Mr. ANDREWS: I'm going to play this song by myself that I actually hear the Olympia Brass Band play. It's called "Oh, Didn't He Ramble?"

KEYES: Hey, and Glen, you can play it all the way through, by the way. You don't have to shorten it for us.

Mr. ANDREWS: I'll play it for you, darling.

(Soundbite of song, "Oh, Didn't He Ramble?")

Mr. ANDREWS: That's called "Oh, Didn't He Ramble?" And I used to hear the Olympia Brass Band play that almost three or four times a week because I lived in between all the funeral homes in the Treme neighborhood. And every time they would let the hearse go to the cemetery, they would strike that number up, and I'm talking about everybody would just start buck-jumping hard, like hard -ladies, you know, chest be shaking like basketballs. Guys be jumping. I'm talking about guys be jumping so high and tuba fat(ph) be blowing their tuba. And it's like you could really - you really understand what the jazz feeling was all about when you see that rejoicing, like really rejoicing. And they be playing that number all the way to the favorite lodge. You know, everywhere they going, man, we be partying all - that's one of my favorite tunes there.

KEYES: If you're just joining us, you're listening to TELL ME MORE, from NPR News. I'm Allison Keyes, and I'm talking to Glen David Andrews, a trombonist and singer from Treme, in New Orleans.

Glen, I want to play something from you're CD. I think this is "Jesus on the Main Line."

Mr. ANDREWS: Call him up and tell him what you want.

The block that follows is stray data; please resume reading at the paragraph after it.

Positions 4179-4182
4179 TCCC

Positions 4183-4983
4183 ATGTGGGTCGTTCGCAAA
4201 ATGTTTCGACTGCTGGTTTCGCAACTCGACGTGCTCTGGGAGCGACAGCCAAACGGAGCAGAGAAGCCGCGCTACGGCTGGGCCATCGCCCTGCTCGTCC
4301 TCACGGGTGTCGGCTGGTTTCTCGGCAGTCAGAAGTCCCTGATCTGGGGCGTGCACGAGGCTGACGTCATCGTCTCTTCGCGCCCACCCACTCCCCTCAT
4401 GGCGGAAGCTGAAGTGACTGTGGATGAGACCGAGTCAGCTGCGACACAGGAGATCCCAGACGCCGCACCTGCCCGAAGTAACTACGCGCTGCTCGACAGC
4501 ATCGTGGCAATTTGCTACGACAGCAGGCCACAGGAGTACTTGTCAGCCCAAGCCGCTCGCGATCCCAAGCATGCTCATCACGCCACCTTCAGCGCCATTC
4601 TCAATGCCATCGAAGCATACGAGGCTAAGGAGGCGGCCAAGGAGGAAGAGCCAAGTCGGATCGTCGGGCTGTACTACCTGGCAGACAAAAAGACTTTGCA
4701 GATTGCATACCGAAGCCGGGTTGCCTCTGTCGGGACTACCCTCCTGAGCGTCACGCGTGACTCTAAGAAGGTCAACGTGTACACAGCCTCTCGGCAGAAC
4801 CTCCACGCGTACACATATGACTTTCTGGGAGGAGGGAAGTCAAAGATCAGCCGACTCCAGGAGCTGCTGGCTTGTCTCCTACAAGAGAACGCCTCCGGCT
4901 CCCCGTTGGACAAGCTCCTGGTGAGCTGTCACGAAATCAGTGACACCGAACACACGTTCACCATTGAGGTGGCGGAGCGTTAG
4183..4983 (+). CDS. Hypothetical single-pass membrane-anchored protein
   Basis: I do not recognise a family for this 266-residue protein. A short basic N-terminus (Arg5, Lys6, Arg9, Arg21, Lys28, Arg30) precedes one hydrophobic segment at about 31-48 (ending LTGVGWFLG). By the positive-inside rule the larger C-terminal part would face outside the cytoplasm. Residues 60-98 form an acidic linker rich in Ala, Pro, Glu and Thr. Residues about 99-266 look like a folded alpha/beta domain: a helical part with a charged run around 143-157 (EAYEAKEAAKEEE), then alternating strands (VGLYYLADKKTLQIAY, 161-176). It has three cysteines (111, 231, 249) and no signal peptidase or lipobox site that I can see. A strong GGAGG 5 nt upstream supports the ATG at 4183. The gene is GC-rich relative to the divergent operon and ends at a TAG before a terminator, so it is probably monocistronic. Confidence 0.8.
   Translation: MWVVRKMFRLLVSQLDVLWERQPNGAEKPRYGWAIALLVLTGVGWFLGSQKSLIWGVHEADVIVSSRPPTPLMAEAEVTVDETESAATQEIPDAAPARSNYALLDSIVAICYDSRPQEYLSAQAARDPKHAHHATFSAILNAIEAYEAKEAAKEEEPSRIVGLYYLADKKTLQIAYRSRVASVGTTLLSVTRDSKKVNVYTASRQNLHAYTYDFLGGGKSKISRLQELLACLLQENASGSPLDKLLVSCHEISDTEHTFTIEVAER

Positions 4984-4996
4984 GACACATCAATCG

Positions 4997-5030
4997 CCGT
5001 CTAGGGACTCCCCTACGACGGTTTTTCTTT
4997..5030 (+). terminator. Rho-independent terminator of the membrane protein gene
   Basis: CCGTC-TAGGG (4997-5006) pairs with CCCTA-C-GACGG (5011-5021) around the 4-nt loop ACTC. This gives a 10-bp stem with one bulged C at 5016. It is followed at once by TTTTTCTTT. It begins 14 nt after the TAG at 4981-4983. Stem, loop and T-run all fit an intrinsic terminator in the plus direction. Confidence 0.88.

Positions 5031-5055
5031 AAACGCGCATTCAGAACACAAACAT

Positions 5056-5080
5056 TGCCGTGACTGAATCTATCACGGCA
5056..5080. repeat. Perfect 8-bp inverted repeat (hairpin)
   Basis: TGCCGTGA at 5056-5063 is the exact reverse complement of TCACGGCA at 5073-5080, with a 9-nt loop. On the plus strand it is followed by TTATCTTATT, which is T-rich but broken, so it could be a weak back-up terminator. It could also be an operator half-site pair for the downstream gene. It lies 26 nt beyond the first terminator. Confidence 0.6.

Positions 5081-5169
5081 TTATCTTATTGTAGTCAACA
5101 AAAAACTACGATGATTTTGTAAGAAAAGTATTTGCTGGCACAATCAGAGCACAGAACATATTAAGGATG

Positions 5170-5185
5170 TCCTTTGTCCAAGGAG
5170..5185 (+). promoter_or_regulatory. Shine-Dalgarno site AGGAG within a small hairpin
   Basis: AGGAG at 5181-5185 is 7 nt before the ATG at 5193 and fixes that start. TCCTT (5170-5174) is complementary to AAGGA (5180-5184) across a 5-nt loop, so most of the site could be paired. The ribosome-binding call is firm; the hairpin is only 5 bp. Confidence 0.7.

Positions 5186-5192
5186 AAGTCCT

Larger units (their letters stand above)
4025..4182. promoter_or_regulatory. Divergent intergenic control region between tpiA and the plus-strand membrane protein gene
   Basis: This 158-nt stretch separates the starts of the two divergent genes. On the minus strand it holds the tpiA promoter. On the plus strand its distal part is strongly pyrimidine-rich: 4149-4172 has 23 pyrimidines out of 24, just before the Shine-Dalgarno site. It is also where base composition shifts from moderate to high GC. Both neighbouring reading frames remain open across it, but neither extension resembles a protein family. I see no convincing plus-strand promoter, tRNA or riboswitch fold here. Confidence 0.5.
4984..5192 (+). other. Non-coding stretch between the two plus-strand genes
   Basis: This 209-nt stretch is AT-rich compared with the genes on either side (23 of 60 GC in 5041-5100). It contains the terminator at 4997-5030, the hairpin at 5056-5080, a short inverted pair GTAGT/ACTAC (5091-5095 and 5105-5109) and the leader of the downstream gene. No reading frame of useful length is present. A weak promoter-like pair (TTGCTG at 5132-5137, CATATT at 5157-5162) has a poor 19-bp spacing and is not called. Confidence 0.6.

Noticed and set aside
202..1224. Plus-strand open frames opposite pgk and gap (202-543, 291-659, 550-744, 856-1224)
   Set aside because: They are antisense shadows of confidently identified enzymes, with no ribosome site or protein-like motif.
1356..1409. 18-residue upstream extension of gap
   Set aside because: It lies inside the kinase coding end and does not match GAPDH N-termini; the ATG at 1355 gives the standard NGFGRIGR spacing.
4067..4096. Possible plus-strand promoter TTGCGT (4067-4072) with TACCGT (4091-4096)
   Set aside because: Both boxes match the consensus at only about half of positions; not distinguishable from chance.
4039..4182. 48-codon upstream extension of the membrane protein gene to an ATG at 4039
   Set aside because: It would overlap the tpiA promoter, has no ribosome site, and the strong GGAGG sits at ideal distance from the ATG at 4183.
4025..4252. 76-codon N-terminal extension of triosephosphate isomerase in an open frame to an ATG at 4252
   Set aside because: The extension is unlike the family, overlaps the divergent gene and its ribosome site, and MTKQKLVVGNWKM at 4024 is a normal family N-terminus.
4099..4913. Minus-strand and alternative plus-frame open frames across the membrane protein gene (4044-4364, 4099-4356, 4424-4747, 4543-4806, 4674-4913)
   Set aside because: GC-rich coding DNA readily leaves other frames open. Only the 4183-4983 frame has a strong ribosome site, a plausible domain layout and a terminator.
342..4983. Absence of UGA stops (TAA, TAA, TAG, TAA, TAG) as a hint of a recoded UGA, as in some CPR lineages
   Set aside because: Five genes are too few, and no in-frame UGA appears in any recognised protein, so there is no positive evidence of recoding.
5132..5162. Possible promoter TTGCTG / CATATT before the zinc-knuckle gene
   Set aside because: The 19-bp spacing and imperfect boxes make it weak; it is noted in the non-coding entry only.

KEYES: Hey.

(Soundbite of song, "Jesus on the Main Line")

Mr. ANDREWS: (Singing) I got Jesus is on that mainline. Tell him what you want. Oh, I got Jesus is on that mainline. Tell him what you want. Well, I got Jesus on the mainline. Tell him what you want. Oh, you got to call him up and tell him what you want.

KEYES: So that gospel tradition is as much of the music you grew up with as the jazz and brass, isn't it?

Mr. ANDREWS: It's very dear to me. My family is direct descendents of slaves, and some of the first - well, not the first, but some of the, I would actually say the first group of free people of color. My family has been in Treme since it has been a Treme. So for me, being a part of church has been - it's just been in my life all of my life.

KEYES: I want to talk a little bit about your singing, because when I first saw you, I think you were doing some improved variation of "You Are My Sunshine" on stage, singing directly into some girl's eyes, making up the words. And I was thinking: That's Louis Armstrong. And you just got back from New York. I heard you had a chance to go by his House Museum in Corona. I was there when it opened. What did you think?

Mr. ANDREWS: That was the most exhilarating experience I have - I've been blessed to travel through South Africa, through Italy to the Vatican, and just to some wonderful, you know, places around the world. But I have never been nowhere as spiritual as the Louis Armstrong House. And just to be there and to be able to play, you know, I just want to say thank you to the Louis Armstrong House.